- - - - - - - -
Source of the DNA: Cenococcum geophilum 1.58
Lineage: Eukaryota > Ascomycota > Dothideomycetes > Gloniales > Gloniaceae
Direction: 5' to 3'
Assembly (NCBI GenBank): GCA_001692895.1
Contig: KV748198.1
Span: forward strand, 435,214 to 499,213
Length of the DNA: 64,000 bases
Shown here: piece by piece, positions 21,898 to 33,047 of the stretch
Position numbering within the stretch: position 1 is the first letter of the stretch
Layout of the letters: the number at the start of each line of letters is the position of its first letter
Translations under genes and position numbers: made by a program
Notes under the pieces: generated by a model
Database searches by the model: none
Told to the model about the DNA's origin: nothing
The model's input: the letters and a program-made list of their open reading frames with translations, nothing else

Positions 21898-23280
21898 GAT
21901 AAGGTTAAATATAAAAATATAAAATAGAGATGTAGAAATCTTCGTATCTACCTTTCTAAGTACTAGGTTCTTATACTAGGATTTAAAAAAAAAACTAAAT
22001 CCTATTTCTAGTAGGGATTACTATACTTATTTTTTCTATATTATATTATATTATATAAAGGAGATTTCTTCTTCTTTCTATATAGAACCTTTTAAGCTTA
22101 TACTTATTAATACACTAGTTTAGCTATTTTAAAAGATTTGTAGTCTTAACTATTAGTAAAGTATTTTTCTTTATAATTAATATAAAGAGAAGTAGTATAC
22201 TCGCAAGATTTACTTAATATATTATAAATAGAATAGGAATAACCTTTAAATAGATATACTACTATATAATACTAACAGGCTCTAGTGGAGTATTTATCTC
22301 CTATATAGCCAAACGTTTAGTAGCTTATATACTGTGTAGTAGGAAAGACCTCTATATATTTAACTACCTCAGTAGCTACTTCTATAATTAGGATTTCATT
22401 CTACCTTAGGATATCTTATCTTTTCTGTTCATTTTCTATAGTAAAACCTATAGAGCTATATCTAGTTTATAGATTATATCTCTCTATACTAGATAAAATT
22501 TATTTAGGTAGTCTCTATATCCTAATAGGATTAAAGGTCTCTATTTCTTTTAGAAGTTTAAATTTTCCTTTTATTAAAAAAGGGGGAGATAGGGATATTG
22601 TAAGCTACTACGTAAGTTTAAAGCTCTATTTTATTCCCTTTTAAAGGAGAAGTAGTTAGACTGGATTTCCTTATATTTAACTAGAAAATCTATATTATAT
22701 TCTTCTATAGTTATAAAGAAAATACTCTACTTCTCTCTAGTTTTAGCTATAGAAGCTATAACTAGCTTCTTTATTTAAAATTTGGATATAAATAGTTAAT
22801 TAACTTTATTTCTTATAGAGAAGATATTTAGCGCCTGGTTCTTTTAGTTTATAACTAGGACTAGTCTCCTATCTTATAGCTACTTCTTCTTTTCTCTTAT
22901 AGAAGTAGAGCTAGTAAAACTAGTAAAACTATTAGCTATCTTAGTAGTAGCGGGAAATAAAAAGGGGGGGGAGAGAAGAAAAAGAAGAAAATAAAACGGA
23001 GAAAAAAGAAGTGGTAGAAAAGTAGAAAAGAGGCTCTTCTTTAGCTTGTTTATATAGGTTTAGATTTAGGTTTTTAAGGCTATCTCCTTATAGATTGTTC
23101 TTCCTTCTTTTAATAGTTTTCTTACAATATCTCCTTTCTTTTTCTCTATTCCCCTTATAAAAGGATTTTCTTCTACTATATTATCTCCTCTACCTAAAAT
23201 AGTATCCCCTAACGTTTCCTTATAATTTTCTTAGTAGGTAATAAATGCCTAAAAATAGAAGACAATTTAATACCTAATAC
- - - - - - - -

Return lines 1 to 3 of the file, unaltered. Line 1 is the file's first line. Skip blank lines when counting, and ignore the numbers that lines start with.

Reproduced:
Source of the DNA: Cenococcum geophilum 1.58
Lineage: Eukaryota > Ascomycota > Dothideomycetes > Gloniales > Gloniaceae
Direction: 5' to 3'